Which account of the mass deaths in Syria should be given more credence: the U.S. government version introduced by Secretary of State John Kerry, or the article published by the Minnesota-based news site Mint Press? The government account expresses "high confidence that the Syrian government carried out a chemical weapons attack." The Mint report bore the headline "Syrians in Ghouta Claim Saudi-Supplied Rebels Behind Chemical Attack."
Right before the United States invaded Iraq, Newsweek magazine published a remarkable story. Reporter John Barry revealed that former Iraqi weapons chief Hussein Kamel had told UN inspectors in 1995 that the country had destroyed its stockpiles of chemical and biological weapons. As FAIR pointed out at the time, this was a remarkable discovery, especially considering that Kamel's words had be used so often by U.S. officials to serve the opposite point–that Iraq still posed a dire threat. As FAIR pointed out: According to Newsweek, Kamel told the same story to CIA analysts in August 1995. If that is true, […]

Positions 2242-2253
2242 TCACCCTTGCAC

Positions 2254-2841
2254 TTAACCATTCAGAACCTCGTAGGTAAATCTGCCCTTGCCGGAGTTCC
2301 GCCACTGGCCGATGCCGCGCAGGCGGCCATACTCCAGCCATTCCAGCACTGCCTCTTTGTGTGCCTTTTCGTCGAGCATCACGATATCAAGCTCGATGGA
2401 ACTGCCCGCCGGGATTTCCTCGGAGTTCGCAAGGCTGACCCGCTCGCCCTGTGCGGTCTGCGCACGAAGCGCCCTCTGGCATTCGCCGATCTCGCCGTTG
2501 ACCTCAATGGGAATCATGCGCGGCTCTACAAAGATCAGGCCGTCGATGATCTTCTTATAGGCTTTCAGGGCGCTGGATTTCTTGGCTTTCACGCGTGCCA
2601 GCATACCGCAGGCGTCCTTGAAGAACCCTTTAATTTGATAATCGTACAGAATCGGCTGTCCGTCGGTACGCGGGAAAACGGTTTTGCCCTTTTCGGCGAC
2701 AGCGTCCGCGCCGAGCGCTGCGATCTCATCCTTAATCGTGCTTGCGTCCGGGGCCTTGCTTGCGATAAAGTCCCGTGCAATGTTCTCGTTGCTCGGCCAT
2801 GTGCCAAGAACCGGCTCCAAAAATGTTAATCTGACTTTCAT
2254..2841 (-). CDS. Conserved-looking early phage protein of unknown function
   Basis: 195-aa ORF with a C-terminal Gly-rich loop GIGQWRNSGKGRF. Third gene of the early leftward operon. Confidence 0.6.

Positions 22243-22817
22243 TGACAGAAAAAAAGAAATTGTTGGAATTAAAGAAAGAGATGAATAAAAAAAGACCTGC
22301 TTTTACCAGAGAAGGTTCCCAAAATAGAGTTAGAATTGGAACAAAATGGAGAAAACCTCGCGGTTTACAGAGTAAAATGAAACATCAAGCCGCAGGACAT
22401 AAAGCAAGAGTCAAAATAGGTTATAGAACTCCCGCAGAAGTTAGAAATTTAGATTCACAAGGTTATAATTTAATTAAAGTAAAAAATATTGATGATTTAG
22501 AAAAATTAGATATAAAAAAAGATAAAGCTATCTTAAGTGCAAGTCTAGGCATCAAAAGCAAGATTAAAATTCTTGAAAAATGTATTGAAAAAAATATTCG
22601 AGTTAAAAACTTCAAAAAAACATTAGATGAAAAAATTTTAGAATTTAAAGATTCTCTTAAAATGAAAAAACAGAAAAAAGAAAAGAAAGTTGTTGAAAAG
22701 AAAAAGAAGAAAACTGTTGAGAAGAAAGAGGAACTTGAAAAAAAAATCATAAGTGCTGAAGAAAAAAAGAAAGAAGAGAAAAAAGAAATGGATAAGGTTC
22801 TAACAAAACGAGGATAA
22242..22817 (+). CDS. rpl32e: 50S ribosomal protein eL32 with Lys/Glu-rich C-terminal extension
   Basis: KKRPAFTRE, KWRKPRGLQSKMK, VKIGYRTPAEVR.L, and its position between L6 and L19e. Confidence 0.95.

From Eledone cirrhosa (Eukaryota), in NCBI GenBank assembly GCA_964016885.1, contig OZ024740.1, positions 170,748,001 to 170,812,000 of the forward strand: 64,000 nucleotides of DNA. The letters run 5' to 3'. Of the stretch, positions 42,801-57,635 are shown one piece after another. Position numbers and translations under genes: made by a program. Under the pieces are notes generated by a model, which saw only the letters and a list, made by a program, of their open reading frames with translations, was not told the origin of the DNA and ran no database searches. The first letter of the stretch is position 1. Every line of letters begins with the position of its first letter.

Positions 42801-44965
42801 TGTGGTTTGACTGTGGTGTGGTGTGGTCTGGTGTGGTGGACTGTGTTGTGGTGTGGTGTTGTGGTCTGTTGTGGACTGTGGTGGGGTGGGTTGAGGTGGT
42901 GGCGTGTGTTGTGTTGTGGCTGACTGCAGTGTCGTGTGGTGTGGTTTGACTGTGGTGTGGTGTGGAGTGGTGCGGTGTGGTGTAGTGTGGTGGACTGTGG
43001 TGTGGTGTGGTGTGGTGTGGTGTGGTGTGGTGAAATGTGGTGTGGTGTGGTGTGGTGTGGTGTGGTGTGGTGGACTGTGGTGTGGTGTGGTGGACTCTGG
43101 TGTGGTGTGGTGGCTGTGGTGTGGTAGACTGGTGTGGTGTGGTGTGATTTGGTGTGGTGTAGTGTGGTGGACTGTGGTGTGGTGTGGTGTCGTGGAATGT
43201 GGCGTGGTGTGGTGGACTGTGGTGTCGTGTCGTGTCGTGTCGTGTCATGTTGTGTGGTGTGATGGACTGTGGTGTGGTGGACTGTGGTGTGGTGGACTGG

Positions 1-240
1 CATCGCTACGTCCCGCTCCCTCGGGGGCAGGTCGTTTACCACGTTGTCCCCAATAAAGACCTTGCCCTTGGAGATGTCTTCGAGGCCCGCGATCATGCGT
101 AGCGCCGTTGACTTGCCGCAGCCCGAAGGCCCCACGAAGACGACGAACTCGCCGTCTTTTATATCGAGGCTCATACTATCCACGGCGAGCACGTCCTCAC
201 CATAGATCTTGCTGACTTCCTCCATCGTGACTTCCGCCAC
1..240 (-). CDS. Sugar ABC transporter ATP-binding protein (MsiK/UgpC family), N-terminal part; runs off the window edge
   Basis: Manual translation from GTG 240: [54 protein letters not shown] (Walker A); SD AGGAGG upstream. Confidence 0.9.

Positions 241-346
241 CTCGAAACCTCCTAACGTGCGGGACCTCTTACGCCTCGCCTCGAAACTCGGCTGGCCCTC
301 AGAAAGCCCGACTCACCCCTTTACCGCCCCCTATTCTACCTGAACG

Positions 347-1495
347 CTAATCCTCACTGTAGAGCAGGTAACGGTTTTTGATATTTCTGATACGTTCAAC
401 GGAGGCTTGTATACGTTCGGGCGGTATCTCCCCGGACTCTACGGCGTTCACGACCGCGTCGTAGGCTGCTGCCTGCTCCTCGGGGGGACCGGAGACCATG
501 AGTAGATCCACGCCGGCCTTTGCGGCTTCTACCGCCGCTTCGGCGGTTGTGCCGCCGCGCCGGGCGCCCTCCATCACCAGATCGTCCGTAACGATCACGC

Washington Post columnist Richard Cohen writes today of Iran's nuclear program: They then turned themselves in to the International Atomic Energy Agency in Vienna and, as usual, said the site was intended for the peaceful use of nuclear energy. These Persians lie like a rug. Classy. The fact that this appears in a column chastising Barack Obama for not being serious enough only makes it worse ("Sooner or later it is going to occur to Barack Obama that he is the president of the United States."). But it's worth remembering that Cohen also wrote that "only a fool–or possibly a […]
Robert Parry (Consortium News, 5/25/09) thinks that "there is no one, it seems, that the U.S. mainstream news media loves more than Colin Powell," and as proof offers "Powell's disingenuous response" to Bob Schieffer's May 24 CBS Face the Nation "question about the ex-secretary of state's knowledge regarding 'enhanced interrogation techniques,' which the International Committee of the Red Cross and virtually all other objective observers say constituted torture": Powell–whom, Parry recalls, "was a member of President George W. Bush's Principals Committee, which oversaw the interrogation policies"–claimed to an unchallenging Schieffer, "to have been kept mostly out of the loop…. He […]